The performance of an expansion joint in various service conditions depends, in large part, on the material composition of the expansion joint. The service requirements can range from chemical and ultra-violet exposure, continuous or intermittent immersion service to extreme thermal plus wet and dry cycling.
The Expansion Joint Design Process
Expansion joints manufactured for commercial or industrial usage are composed of different raw materials that impart different physical properties and characteristics to the expansion joint. For instance, a basic material can be polyurethane foam. The foam can react with silicone-based polymers that impart a certain set of physical properties and performance characteristics.
There are other expansion joints that are produced from copolymers of ethylene and vinyl acetate. This copolymer is used in the manufacturing process to produce closed-cell foam expansion joints.
The production begins with the polymer granules loaded into a hopper from a storage silo. The polymer granules are then mixed, heated, and extruded into sheets in conjunction with additives that produce specific physical properties and characteristics. The polymer sheets are loaded into an oven and heated again. The high heat starts the crosslinking process.
The next step is to load the sheets or slabs into an autoclave. Nitrogen gas is added to the sheets to purge any residual oxygen. Eventually, the nitrogen gas will diffuse into the sheets. The sheets are cooled under pressure in the autoclave and the nitrogen is locked in the sheets. As a result, the nitrogen bubbles or cells are formed and locked into the sheets. The polymerized sheets are moved through another oven, heated again and the closed-cell foam is formed.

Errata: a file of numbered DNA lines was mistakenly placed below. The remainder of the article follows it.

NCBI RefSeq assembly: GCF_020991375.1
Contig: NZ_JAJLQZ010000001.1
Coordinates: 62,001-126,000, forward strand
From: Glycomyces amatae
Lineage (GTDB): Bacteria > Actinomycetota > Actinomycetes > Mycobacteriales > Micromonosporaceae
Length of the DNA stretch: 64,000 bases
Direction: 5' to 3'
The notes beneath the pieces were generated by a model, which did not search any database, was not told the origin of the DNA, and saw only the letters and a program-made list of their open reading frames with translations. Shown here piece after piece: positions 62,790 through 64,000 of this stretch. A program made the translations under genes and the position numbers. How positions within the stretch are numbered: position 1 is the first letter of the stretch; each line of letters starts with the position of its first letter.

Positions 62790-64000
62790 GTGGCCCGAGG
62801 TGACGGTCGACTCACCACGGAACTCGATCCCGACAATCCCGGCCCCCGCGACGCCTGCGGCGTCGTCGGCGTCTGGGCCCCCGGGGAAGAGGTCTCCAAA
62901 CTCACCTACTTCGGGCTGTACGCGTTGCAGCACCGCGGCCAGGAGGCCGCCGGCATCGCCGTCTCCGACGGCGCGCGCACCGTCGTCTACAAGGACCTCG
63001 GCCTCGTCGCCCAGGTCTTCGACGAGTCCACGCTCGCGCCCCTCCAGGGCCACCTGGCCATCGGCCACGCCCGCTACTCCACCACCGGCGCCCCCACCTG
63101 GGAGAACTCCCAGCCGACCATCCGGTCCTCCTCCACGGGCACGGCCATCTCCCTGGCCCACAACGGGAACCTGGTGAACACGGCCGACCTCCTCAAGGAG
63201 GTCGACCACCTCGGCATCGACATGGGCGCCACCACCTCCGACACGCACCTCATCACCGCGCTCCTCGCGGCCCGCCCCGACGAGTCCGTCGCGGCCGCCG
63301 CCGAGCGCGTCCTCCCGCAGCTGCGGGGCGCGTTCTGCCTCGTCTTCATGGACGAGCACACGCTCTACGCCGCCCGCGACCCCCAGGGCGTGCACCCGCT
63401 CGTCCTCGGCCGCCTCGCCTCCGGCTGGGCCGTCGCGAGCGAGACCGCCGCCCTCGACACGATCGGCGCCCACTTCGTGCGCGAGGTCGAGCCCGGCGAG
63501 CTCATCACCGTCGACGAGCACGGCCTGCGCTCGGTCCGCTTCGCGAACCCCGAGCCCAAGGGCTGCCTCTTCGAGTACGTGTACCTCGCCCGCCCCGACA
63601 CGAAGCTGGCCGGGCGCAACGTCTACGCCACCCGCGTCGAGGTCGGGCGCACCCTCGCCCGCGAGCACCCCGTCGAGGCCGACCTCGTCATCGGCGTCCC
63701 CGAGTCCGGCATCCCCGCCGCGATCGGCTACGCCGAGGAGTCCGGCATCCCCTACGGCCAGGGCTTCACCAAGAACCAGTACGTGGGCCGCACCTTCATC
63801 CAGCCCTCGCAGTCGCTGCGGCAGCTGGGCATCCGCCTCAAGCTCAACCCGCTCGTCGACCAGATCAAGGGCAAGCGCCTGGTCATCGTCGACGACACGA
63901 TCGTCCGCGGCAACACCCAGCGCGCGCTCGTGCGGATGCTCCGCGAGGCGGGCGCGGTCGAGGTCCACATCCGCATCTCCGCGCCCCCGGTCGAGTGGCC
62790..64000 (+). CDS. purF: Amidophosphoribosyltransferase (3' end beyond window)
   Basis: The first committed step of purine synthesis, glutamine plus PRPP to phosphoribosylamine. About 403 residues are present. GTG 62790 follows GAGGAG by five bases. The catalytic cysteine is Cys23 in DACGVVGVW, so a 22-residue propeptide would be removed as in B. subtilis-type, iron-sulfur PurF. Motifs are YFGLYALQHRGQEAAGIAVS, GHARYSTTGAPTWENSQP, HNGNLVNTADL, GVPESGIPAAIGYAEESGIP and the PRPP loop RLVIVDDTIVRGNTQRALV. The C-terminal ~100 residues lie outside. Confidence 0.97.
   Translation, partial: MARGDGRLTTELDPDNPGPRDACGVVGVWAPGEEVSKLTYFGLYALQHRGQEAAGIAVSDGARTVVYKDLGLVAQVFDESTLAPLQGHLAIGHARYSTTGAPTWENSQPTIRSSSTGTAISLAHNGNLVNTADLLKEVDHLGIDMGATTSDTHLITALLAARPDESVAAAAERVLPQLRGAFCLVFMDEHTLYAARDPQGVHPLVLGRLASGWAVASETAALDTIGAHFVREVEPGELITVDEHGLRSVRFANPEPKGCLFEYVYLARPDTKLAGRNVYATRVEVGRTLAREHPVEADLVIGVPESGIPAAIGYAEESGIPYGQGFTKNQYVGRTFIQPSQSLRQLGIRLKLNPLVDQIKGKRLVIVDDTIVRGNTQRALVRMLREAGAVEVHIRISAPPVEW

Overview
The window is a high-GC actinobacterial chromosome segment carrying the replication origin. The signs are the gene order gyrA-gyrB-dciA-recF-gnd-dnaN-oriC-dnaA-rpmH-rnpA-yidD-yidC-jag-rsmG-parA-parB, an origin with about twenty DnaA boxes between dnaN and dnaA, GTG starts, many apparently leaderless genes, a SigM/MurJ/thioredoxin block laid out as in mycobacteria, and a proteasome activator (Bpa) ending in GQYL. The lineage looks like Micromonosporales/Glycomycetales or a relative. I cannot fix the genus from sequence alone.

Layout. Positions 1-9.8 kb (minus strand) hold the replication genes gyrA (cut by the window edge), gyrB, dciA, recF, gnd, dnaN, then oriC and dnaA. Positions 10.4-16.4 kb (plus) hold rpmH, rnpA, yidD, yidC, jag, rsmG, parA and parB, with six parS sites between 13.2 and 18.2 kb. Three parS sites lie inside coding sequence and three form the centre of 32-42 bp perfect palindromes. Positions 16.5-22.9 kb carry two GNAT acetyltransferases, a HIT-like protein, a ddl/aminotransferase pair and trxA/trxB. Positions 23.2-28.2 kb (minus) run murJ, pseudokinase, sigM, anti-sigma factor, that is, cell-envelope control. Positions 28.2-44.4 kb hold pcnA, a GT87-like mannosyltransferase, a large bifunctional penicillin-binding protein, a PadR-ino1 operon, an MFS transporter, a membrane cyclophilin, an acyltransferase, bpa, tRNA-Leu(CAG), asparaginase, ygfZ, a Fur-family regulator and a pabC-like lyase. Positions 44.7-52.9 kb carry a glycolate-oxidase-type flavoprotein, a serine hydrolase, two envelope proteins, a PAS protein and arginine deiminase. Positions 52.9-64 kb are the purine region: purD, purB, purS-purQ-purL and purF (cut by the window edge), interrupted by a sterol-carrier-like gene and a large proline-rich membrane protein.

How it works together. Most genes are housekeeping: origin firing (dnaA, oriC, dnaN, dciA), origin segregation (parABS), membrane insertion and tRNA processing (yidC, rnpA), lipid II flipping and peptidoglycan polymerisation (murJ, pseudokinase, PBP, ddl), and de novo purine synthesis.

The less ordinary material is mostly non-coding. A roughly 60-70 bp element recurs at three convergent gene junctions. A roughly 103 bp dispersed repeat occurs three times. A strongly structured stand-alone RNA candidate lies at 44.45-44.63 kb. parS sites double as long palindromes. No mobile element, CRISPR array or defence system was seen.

Due to the structure and polymerization of the foam, certain performance characteristics and properties are present. The closed-cell foam expansion joint will have resistance to low temperatures, cracking, and ultraviolet radiation. This material is waterproof and supports heat welding at the job site.
Related Article: Understanding Potable Water Approvals for Tank Coatings and Linings
Expansion Joints in the Wastewater Market
In addition to the foregoing properties, closed-cell foam expansion joints provide resistance to a number of chemicals. This chemical resistance (coupled with the material’s waterproofing properties) makes the closed-cell material fit for use and purpose in the wastewater/water treatment market.
There are many chemicals that are used in the treatment of wastewater. The functions of the chemicals include (but may not be limited to):
- Assisting in the removal of solids and sludge
- Disinfecting water
- pH adjustment
- Odor control
There may be treatment tanks that may require a set of stronger treatment chemicals. In this situation, the use of a duplex system where the tank expansion joint surfaces are, first, properly prepared per the project specification, and then the closed-cell foam system is installed followed by an application of a trowel coat of CIM 1000 Trowel Grade followed by the full coat of CIM 1000 tank lining system.
Note: Please contact Chase Corporation’s technical support for a specific recommendation.
Designing a specification for the rehabilitation of a wastewater/water treatment plant can be a challenge, especially the tank lining section. Working with Chase Corporation’s technical and field support and with the use of Chase Corporation’s Ceva Expansion Joint Systems and CIM Industries Lining Systems, that challenge can be simplified.